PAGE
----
Here it is, the shorthand post I’ve been promising! As you may recall, I’ve already posted about shorthand, ten days after starting the course. Now here we are, six short weeks into the course, and we’re finishing the theory of Teeline this week. Yes, that’s right, by Friday we’ll know all there is to know about Teeline shorthand! That doesn’t mean we’re finishing Teeline forever though – far from it, in fact. Next up is speed building. If we’re ever going to get our 60wpm in a few weeks, we need to practice, practice, practice… and then there’s the highly intimidating 100wpm a couple of weeks later. Frightening.
Anyway, let me show you what our first task was:
Yep, this is (most of) the alphabet in Teeline! As you can see, it’s largely based on the standard alphabet, and I’m sure you can work out most of these letters. Our first task was to drill the alphabet. Drilling is a concept you have to become very familar with when you learn shorthand… seems easy when you’re at this stage. Less so three quarters of the way through the theory, when suddenly there are lines everywhere, looping and intersecting and doing all sorts. But that’s for later! Next up, you’ll be learning to put together letters to make words:
Most of the time, apart from at the beginning of words, and when a vowel sound is strong at the end of a word, vowels are omitted, leaving only consonants. Here, we have words such as ‘tell -> tl’, ‘atom -> atm’ and ‘tough -> tf’. On this note, although most of Teeline is based on the alphabet, you find the odd rule where it is phonetically based, such as the ‘gh’ of ‘tough’ becoming ‘f’.
After this, you’ll be dealing with simple word groupings:
These are fairly easy to understand: just like cursive handwriting, the outlines for individual words are just joined together, one after the other. This happens when words frequently appear together, such as ‘we will’, ‘it is’, ‘you are’… but some word groupings don’t necessarily reflect the entire words you’ll be putting together, for the sake of speed. These are special outlines, and are basically abbreviated versions of common phrases:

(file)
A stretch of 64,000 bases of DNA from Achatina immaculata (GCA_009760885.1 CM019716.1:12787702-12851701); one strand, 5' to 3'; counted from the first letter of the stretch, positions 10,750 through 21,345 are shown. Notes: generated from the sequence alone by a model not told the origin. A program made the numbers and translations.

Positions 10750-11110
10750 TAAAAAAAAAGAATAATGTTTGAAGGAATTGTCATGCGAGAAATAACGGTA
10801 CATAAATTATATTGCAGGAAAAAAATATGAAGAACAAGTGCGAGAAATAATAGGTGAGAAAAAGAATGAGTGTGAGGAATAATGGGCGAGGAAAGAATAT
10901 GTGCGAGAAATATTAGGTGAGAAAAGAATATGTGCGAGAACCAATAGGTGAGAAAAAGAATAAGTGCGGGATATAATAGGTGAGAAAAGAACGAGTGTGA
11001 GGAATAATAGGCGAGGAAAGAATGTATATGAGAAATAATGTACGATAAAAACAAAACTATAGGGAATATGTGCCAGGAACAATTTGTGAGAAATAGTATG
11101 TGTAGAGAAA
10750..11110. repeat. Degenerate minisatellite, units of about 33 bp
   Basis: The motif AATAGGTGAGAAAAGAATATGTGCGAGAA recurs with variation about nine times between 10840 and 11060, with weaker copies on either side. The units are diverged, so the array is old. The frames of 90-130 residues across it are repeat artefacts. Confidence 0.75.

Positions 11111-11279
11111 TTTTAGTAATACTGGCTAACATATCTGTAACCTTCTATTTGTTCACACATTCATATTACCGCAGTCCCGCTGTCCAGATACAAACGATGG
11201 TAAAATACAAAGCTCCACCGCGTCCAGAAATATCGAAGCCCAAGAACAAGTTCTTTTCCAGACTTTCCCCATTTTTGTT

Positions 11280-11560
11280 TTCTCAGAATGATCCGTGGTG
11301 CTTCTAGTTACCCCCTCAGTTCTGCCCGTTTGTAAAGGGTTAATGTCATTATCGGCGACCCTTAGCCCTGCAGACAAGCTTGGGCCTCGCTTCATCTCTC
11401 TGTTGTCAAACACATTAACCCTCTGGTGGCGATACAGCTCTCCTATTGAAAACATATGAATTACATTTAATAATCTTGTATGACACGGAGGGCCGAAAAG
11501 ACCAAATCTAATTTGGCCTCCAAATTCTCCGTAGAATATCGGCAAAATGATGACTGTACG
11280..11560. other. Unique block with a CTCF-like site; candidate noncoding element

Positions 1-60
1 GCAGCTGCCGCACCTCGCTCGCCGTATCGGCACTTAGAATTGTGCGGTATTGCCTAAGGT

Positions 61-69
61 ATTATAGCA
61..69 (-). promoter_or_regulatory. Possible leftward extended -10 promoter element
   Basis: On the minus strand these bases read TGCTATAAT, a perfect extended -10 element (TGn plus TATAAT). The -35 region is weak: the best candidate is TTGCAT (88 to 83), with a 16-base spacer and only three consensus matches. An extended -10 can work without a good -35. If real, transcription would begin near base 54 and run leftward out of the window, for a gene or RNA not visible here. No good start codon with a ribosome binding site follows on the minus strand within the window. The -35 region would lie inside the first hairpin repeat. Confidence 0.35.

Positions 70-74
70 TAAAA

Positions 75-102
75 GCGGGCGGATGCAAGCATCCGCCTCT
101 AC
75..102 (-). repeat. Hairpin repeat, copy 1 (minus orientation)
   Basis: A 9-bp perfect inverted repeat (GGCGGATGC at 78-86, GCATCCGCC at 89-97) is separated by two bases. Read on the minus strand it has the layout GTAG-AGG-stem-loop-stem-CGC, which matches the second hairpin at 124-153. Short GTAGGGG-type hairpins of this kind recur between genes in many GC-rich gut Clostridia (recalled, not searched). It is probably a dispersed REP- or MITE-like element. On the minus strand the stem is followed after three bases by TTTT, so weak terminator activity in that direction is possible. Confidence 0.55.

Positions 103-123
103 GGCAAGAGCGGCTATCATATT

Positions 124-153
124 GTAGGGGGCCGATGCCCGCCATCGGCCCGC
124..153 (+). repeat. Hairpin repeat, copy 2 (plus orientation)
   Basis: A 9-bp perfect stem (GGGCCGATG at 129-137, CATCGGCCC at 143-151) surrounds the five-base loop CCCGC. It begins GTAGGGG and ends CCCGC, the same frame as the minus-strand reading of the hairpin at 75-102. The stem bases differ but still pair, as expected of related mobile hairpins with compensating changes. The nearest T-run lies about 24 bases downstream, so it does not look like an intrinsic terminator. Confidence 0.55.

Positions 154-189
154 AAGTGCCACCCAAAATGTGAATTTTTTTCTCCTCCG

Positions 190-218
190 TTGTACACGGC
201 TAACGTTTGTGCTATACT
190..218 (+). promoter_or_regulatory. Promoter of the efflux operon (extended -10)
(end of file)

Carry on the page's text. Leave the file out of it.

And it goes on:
For example, for ‘a lot of’, you just write a little ‘l’ hanging off the line. For ‘ladies and gentlemen’, the special outline is an ‘lg’. Obviously cutting out ‘adies and entlemen’ massively cuts down the time it takes to write the phrase. These just need to be learnt by drilling them over and over again, until it becomes second nature to use the special outline rather than writing out the words in full.
At some point, you’ll start speed building exercises. If you use the Marie Cartwright book, there’s a CD included with dictation exercises. Here’s an example of what you’ll be doing:
The 40, 50, 60 in the margins reflect the speed at which this passage has been written. The key is to practice at each speed until you’re comfortable, and then move up to the next speed, to get your hand used to writing at a certain speed, and to get your brain capable of recalling the outlines you’re familiar with comfortably. The outline in the margin is because there’s one particularly unclear outline in that line, so I cleaned it up in the margin so it’s legible when I come to read it back at a later date.
The part we’ve all enjoyed has been the DR and TR blends (this won’t mean a lot, but bear with me):
Blends are another way to speed up your shorthand. To avoid creating awkward shapes, which slow you down, you can cut out tricky parts of individual letters to create smoother, easier outlines. Some of these blends may involve one long line representing three letters (such as THR), which obviously speeds things up enormously.
This is what my shorthand looks like now, at unit 17 out of 20 units:
Admittedly, this probably looks very similar to some of my earlier shorthand. I promise there are significant differences though! Even though they look quite subtle, they change the way you write shorthand quite dramatically. Prefixes and suffixes are added, the blends give you access to entire new categories of words, and to be honest, the word groupings and special outlines become insane.
I can’t say that any of us felt too confident at the start, when our class described their feelings towards shorthand as ‘apprehensive’, ‘worried’ and ‘concerned’, and we all felt we’d never be capable of what we can do now. This post is really just to say, keep at it, it WILL become clear and you WILL learn it, as long as you remember to drill all the special outlines and word groupings, and just keep at the dictation exercises to build up your speed!
Good luck on your Teeline journeys, and I hope this has been useful, or at the very least reassuring, if you’re worrying about how on earth you’ll learn it all. I hope you now believe it’s possible to learn shorthand in six weeks!